Here’s what HBF members in their 40s claim for the most on hospital and extras insurance.
Your 40s are a time when you might be thinking more about your health, the future and your family.
With that in mind, you might be wondering if private health insurance is a good idea for you.
The short answer is: it’s an individual choice. But it’s well worth considering the advantages private health insurance can offer you.
In this article
Your health in your 40s
To decide if private health insurance is worth it for you, it can be useful to look at some of the common health considerations for your age group.
In your 40s, preventative health becomes especially important, as your risk of health problems such as diabetes, heart conditions and cancer increases with age.1
Now is the time to create and maintain healthy lifestyle habits (like eating a balanced diet, getting regular exercise, reducing alcohol and not smoking), and make sure you’re keeping up with regular health checks and screenings.1
So where could private health insurance fit in? Let’s take a look at some of the common HBF claims for people in your age group.
Popular hospital claims
When it comes to hospital cover, some of the most common claims for HBF members in their 40s include:2
- Chemotherapy, radiotherapy and immunotherapy for cancer. One in two Australians will be diagnosed with cancer by age 85, and risk for many cancers increases with age.3
- Hospital psychiatric services. This includes hospital treatment for mental illnesses, eating disorders and addictions.
- Digestive system. This covers investigation and treatment of issues affecting all areas of the digestive system, such as gall stones, haemorrhoids and irritable bowel syndrome (IBS). Around 3 in 10 people are affected by IBS.4
- Gastrointestinal endoscopy. This is for procedures using an endoscope (a long, thin tube with a tiny camera attached) for the diagnosis, investigation and treatment of issues affecting the gastrointestinal system.
- Gynaecology. This includes treatment for women’s health conditions such as endometriosis, polycystic ovary syndrome (PCOS) and cervical cancer.
- Bone, joint and muscle. This category covers conditions and injuries of the musculoskeletal system, such as bone fractures, and is a common claim across all age groups.2
Other benefits of private hospital cover
You can also choose to have these treatments in a public hospital, and this can be a good option.
However, it’s worth considering some of the perks of being treated in a private hospital. For example:
- You can avoid public hospital waiting lists. In a private hospital you can often be treated more quickly, giving you some more convenience.
- You can choose your doctor and hospital. Some people like to have this extra choice in how they receive treatment.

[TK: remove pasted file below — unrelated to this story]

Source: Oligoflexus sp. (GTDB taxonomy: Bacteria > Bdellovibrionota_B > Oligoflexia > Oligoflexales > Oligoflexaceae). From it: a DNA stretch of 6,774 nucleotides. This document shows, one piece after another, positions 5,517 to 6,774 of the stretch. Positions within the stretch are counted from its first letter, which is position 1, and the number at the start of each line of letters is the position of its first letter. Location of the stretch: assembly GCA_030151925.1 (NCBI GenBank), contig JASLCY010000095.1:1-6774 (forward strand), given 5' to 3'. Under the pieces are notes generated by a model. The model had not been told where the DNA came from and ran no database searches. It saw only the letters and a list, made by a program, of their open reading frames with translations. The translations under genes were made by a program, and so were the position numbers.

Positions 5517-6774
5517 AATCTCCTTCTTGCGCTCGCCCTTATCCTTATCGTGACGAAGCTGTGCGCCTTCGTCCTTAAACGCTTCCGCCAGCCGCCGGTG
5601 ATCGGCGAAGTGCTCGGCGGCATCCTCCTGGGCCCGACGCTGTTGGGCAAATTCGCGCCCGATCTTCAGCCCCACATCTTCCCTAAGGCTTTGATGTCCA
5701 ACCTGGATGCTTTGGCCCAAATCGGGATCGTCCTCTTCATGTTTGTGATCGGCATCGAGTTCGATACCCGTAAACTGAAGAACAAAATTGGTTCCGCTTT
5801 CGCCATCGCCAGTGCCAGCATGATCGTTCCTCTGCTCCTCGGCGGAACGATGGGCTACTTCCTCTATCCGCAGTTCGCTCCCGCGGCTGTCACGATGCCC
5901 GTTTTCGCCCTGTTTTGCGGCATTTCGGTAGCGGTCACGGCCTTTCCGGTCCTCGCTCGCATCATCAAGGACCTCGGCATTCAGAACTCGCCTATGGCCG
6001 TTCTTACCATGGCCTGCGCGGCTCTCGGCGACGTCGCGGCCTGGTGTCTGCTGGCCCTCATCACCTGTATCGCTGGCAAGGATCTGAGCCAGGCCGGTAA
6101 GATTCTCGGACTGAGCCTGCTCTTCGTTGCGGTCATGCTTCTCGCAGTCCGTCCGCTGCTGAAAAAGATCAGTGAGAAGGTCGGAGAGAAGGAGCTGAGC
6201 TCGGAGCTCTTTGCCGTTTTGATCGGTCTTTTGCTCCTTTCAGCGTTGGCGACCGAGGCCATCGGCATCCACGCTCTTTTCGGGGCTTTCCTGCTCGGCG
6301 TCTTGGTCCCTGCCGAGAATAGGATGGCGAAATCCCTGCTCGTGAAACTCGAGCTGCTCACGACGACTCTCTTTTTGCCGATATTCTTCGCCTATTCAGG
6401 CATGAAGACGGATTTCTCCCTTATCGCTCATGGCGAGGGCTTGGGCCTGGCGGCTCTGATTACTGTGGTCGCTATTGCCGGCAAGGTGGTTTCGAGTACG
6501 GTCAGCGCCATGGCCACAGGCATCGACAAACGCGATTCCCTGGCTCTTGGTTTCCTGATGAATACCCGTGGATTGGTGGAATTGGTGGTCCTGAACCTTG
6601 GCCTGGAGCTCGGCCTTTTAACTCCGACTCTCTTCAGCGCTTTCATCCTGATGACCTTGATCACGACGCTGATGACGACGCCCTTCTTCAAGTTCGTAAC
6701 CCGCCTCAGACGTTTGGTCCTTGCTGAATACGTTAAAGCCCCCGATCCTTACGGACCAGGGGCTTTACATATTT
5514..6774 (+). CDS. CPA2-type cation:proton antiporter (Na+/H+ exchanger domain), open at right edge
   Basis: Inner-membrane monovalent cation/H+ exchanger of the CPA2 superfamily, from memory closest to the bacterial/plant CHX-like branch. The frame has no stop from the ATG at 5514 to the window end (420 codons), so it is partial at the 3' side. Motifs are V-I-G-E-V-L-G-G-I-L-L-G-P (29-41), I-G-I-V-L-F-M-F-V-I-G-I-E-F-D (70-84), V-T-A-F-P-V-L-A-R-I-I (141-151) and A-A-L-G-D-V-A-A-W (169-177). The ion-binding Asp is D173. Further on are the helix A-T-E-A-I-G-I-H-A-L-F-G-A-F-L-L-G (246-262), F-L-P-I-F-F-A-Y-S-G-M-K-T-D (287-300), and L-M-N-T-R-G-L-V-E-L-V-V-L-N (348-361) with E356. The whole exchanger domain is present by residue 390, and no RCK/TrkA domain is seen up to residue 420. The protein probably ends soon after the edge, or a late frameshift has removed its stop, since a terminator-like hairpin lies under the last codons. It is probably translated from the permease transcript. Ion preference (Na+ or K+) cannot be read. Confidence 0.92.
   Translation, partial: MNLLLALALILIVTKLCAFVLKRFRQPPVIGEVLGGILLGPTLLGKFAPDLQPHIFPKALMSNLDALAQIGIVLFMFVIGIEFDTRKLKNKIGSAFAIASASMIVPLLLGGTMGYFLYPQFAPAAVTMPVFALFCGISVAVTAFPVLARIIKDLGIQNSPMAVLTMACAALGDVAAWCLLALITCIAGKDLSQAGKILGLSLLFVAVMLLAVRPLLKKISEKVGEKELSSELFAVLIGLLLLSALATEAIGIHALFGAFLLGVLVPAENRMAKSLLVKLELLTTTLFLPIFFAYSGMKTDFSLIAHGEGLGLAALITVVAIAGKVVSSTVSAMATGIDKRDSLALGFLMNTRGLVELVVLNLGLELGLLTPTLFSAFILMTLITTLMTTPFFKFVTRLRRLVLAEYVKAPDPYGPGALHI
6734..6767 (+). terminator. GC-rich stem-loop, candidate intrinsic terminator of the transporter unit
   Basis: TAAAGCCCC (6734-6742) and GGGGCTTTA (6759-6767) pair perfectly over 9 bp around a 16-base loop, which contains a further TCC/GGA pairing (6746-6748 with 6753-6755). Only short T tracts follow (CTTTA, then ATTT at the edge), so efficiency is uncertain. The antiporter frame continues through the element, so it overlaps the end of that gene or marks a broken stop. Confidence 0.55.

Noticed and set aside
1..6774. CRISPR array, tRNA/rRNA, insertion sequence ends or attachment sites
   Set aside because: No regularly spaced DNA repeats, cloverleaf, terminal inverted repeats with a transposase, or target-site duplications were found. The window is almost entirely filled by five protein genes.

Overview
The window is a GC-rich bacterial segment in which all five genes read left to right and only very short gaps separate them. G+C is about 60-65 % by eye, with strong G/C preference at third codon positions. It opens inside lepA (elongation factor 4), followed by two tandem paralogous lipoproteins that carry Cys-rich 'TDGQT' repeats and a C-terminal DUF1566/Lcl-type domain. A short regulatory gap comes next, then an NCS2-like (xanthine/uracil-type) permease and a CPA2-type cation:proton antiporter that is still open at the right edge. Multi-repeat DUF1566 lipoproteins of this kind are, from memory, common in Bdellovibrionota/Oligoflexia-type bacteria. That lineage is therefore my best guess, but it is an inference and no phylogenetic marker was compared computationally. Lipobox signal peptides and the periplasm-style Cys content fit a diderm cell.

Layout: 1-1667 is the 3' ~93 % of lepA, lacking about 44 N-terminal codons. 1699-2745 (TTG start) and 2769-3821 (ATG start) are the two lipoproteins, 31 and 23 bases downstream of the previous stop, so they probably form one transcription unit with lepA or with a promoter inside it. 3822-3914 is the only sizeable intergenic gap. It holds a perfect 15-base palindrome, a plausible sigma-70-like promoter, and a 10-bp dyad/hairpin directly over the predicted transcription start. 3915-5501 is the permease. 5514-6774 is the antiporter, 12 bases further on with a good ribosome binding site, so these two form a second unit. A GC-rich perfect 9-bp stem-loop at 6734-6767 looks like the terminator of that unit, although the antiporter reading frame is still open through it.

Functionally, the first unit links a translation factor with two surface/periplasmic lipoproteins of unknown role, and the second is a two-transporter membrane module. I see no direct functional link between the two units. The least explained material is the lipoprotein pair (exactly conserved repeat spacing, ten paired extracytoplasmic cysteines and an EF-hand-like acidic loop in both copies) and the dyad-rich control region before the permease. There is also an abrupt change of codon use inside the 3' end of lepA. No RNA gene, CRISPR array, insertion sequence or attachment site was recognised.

- You can get your own room, if one’s available.* Having a bit of extra privacy can help make your hospital stay a more comfortable experience.
Plus, there are a couple more things to consider:
- You can avoid the Medicare Levy Surcharge. Having private hospital insurance means you can avoid this tax, which is applied to high income earners (over $90,000 or $180,000 for couples and families) who don’t have an appropriate level of private hospital cover.
- You can avoid more Lifetime Health Cover Loading later in life. If you do decide you want private hospital cover, it can be a good idea to get it earlier rather than later in life. This is because of Lifetime Health Cover Loading – another government initiative that makes private hospital cover 2% more expensive for each year over the age of 30 that you haven’t had it before.
If you have kids, private health insurance can also provide extra choice and convenience for treatments that may be needed.
Popular hospital claims
At HBF, some of the most popular hospital claims for children and teenagers include:1
- Ear, nose and throat
- Tonsils, adenoids and grommets
- Dental surgery
- Hospital psychiatric services
- Bone, joint and muscle
Extras cover claims for things like dental, optical, physio and chiro are also common for children and teenagers.1
It’s important to know that not all levels of hospital and extras cover include the treatments and services described in this article. To find out more about levels of cover, check out HBF cover options.
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This article contains general information only and does not take into account the health, personal situation or needs of any person. In conjunction with your GP or treating health care professional, please consider whether the information is suitable for you and your personal circumstances.
*For the treatment of included services at Member Plus hospitals only.